Replenishing Astrocyte Glycogen Stores


Astrocytes are star-shaped glial cells that comprise part of the protective blood-brain barrier (BBB). The human brain primarily stores the energy source glycogen in astrocytes (Öz et al., 2007). Astrocyte graphic © Kateryna Kon/Shutterstock.com.

Astrocyte with blood vessel

Due to generally reduced metabolic demand compared with waking, stage 3 sleep allows astrocytes to rebuild their energy reserves when demand from neurons is the lowest. Astrocytes release glycogen to neurons during peak activity when we are awake (Bellesi et al., 2018; Schummers et al., 2008).


Neurons convert glycogen to glucose. Glycolysis and oxidative phosphorylation transform glucose into ATP (Ashrafi & Ryan, 2017). ATP powers vital neuronal functions like the sodium-potassium pumps, which restore a neuron's membrane potential. Graphic © Designua/ Shutterstock.com.


Sodium-potassium pump



Consolidating Memory

NREM sleep helps to consolidate declarative memories, which are memories we can describe (Nishida & Walker, 2007). In contrast, sleep deprivation helps to create false memories (Marshall et al., 2006). Norepinephrine (NE) levels rise and fall every 30 seconds in the sleeping mouse brain. The peaks (high NE levels) are associated with more than 100 brief awakenings that may aid memory consolidation. The valleys (low NE levels) occur when they are asleep (Kjaerby et al., 2022). Memory consolidation during NREM sleep appears to involve replaying the pattern of

neuronal firing observed when learning a task (Euston et al., 2007).


Each NREM slow wave is a “courier” that moves “packets of information” between anatomical regions (Walker, 2018).


NREM slow waves transfer fragile short-term memories from temporary (hippocampal) to long-term (cortical) storage.



Ripples Contribute to Human Memory Consolidation


We store a memory's sensory elements in specialized areas (e.g., auditory and visual) that are distributed across the cortex. The brain may coordinate these widespread networks during sleep and waking through synchronized 90-Hz oscillations called ripples.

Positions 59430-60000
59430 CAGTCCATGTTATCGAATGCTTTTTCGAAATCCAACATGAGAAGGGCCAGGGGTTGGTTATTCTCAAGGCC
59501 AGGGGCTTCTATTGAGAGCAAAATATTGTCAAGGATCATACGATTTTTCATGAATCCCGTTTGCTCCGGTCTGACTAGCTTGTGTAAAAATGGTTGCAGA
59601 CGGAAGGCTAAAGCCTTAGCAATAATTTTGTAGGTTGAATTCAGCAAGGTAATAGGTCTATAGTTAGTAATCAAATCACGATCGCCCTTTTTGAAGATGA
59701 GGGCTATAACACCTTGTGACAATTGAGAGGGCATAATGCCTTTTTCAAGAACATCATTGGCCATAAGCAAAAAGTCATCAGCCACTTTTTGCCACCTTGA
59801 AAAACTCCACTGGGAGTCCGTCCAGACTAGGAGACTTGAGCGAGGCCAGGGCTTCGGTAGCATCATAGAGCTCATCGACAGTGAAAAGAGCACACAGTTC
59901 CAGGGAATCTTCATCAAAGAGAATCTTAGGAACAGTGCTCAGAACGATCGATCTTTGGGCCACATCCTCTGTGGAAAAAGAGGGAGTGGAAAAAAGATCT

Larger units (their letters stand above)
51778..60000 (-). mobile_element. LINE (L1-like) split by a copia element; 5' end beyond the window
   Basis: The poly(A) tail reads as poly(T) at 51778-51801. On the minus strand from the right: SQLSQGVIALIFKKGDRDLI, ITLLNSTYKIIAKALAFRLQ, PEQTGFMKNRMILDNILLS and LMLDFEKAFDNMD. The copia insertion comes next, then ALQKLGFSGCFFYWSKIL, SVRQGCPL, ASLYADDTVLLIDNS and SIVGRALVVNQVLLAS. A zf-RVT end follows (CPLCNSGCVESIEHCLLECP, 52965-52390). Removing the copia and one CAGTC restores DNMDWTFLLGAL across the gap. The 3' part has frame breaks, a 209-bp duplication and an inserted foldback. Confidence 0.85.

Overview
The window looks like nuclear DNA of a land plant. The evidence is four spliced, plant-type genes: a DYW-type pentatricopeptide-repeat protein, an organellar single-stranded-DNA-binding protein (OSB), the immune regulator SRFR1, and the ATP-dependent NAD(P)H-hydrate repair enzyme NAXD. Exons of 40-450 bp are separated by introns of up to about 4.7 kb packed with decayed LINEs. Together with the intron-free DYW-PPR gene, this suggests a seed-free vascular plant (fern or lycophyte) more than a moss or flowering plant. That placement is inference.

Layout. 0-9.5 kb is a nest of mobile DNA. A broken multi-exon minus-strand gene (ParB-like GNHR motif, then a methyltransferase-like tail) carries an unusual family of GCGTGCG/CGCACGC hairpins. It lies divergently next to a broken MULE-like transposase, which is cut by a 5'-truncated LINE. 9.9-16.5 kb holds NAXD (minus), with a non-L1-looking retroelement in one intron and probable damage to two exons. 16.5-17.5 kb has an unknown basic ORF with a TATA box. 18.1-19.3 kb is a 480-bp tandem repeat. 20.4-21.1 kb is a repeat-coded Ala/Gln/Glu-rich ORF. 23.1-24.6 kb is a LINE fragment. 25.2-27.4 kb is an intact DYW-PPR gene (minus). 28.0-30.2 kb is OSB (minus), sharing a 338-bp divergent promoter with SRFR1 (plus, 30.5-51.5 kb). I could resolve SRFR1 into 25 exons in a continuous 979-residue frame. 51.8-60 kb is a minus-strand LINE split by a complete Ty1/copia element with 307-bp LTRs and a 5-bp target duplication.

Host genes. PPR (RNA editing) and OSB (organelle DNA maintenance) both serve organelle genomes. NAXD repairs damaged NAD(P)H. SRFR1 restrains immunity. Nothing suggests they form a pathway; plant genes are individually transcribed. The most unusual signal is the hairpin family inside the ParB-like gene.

During waking, cortical ripples occur on local high-frequency activity peaks. During sleep, cortical ripples typically occur on the cortical down-to-upstate transition, often with 10- to 16-Hz cortical sleep spindles, and local unit firing patterns consistent with generation by pyramidal-interneuron feedback. We found that cortical ripples group cofiring within the window of spike-timing-dependent plasticity. These findings are consistent with cortical ripples contributing to memory consolidation during NREM in humans (Dickey et al., 2022).

Inferior parietal cortex ripples in the human brain during NREM and waking © PNAS.



NREM-REM Partnership


The consolidation process may also determine which synapses survive and which are pruned away. NREM sleep consolidates new information, and REM sleep integrates it with our experience. NREM sleep removes outdated synapses, while REM sleep strengthens necessary connections. Graphic © Christoph Burgstedt/Shutterstock.com.


synapses


Why Is REM Sleep Important?

Rapid eye movements during REM sleep track the dream imagery created by mouse brains (Senzai & Scanziani, 2022). Jagged sawtooth waves (STWs) during REM sleep may synchronize the replay of memories to consolidate them (Frauscher et al., 2020). Graphic © The Atlas of Adult Electroencephalography.


REM sleep revises autobiographical memories to reflect the previous day’s events (Walker, 2018). Below, oligodendrocytes mediate memory formation in the central nervous system (Fields, 2019).

Graphic © Juan Gaertner/Shutterstock.com.


Oligodendrocytes

The interaction between NREM and REM sleep remodels neural circuitry based on current priorities to efficiently manage our brain’s limited storage capacity (Walker, 2018).